The Purpose and Power of Lent

The Power and Purpose of Lent www.annswindell.com

This post is adapted from a piece I wrote originally for RELEVANT Magazine and posted last year.
Click here to read the original article. 

In church tradition, Lent is the season preceding Easter, and it is often set aside as a time of remembrance and repentance. It is a season of preparation, a time of waiting and reflecting.

But is Lent important? Is it worth observing—or at least acknowledging—especially if, like me, you’re not currently part of a liturgical church tradition?

Even after years of not being in a church that intentionally observes Lent, I still think so. Here are some reasons why Lent matters—and how it can point us to the truth of the Gospel in practical, important ways:

Lent Reminds Us That We Need to Repent

Repentance is not an easy pill to swallow; repentance is a call to turn around and away from our sinful ways. First, it means acknowledging that we are sinners, and second, it means saying no to our sin. But repentance is at the very heart of Christianity: we cannot, in fact, follow Jesus without repenting of our way and choosing His way instead (Acts 2:38).

Lent is a season of acknowledging our consistent, daily need to repent. Click To Tweet

Lent is a season of acknowledging our consistent, daily need to repent—and therefore, of our consistent need for a savior. It’s important to remember how desperately we need to be saved from our sin, and that Jesus is the only hope we have to be saved; that reality grounds us in His kindness and goodness.

 Lent Helps Us Pare Down Our Excesses

Historically, Christians have understood Lent as a time when unneeded things are stripped away in order to remind us of our neediness before and for God. Christians still do this today, giving up meat or chocolate, or abstaining from alcohol or watching television.

By taking away things that divert our attention and feed our desires, the season of Lent invites us to attend to what is really happening on the inside of our souls—and to have our needs met by God first and only.

Lent invites us to attend to what is really happening on the inside of our souls. Click To Tweet

Lent Points Us to Our Humanity

In college, I was part of a liturgical church in college, and I attended my first Ash Wednesday service. There, I was marked with a cross in ash while hearing the words, “From dust you came, and to dust you will return.”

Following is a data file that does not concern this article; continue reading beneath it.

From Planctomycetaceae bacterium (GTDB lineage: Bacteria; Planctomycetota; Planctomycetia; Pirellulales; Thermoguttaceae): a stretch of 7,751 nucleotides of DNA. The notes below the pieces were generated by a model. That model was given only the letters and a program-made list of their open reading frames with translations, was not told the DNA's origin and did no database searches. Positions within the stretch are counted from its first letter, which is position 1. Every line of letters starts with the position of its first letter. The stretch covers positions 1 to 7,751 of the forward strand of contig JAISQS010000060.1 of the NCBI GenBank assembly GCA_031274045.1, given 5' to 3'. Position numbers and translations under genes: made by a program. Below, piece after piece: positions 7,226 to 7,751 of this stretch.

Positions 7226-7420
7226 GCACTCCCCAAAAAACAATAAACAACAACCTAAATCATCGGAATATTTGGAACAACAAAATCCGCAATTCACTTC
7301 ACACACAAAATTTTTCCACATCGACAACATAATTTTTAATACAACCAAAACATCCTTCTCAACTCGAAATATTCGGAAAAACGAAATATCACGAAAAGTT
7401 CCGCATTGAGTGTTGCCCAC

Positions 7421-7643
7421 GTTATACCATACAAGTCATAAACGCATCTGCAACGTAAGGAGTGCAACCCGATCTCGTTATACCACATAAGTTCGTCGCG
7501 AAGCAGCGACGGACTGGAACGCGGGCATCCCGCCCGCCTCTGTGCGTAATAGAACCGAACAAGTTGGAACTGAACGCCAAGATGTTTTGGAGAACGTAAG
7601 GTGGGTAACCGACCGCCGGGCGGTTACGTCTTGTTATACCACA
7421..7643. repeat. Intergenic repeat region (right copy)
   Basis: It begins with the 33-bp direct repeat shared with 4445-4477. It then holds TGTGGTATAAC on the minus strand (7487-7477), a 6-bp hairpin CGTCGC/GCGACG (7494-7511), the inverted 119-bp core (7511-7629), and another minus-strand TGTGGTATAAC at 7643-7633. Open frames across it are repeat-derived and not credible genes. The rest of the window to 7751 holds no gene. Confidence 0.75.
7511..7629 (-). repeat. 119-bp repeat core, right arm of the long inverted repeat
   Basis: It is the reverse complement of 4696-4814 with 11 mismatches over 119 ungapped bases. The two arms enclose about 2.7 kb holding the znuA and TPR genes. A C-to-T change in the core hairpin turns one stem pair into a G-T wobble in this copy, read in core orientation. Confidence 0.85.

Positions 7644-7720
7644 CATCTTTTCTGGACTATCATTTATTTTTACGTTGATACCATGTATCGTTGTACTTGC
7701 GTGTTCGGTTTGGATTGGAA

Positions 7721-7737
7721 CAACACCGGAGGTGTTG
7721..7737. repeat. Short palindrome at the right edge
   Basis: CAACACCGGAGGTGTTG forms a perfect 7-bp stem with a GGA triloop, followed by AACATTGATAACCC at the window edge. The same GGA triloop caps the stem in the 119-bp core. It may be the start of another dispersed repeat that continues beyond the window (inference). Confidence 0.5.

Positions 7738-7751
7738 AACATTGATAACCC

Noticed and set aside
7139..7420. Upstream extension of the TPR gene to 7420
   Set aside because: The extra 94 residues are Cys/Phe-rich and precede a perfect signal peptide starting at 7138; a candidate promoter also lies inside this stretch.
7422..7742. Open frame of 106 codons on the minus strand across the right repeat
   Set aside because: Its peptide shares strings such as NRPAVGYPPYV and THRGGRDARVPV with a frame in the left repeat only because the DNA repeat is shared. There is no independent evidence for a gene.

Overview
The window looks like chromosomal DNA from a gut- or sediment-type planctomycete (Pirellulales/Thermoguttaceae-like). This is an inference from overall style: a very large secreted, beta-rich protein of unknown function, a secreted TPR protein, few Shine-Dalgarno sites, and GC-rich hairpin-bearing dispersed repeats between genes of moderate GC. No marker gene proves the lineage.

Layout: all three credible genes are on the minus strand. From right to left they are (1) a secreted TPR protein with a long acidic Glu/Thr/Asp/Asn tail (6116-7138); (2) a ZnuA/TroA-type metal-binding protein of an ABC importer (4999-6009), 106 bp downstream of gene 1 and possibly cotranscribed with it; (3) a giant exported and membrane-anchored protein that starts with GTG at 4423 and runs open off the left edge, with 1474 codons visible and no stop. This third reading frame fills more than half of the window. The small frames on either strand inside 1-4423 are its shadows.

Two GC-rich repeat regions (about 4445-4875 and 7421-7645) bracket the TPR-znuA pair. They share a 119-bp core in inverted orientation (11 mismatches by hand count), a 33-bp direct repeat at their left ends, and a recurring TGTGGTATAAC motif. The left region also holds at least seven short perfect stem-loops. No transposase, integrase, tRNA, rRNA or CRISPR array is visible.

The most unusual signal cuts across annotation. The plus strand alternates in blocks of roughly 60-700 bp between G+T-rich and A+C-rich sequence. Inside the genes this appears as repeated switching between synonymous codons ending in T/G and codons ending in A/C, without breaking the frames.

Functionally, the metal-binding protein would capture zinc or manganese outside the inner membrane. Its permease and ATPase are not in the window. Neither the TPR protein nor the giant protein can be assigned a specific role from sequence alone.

It felt like someone had sucked all of the air out of the room; suddenly, I was faced with my own death. As a college student, I rarely thought about my own finiteness, my own frailty. But that declaration over me—that I started from dust and will return to dust—deeply humbled me, in the best of ways.

Lent pointed me back to the truth that all of my value and all of my purpose comes from being a person made in the image of the God who created me and made the way for me to be saved. Apart from Him, I am dust; I am nothing and I have nothing. But because of His great love, my life is worth much more than dust.

Lent Sobers Us—in Order to Prepare Us for Celebration

Lent is a season of reflection—even of mourning—and that attitude flies in the face of the cultural waters most of us swim in. Sobering ourselves by confronting our own brokenness—by pausing our desire to keep things light and easy—is necessary if we want to celebrate the miraculous and life-altering message of Easter.

If we aren’t aware of our sinfulness and need, we won’t be able to comprehend the desperation of Good Friday or the world-changing truth of the Resurrection. Sobering our hearts and minds in preparation for Easter enables us to celebrate more deeply and joyfully, perhaps, than we would have without the solemnness of the season.

Because knowing our true nature, knowing our need for Jesus—makes Easter the best and most necessary Good News we could ever hear.

Read the original article here, at RELEVANT Magazine.

Writing with Grace course www.writingwithgrace.com

Why Christians Need Lent: 4 Reasons it Matters

Why Christians Need LentThis is the start of my newest piece for RELEVANT Magazine.
You can read it here.

Historically, Lent is the season preceding Easter in the church calendar, and it is often observed as a time of reflection and repentance. It is a season of preparation, a time of waiting and remembering.

But is Lent important? Is it worth observing—or at least acknowledging—especially if, like me, you’re not currently part of a liturgical church tradition?

I think so. Here are four reasons Lent matters—and how it can point us to the truth of the Gospel in practical, important ways: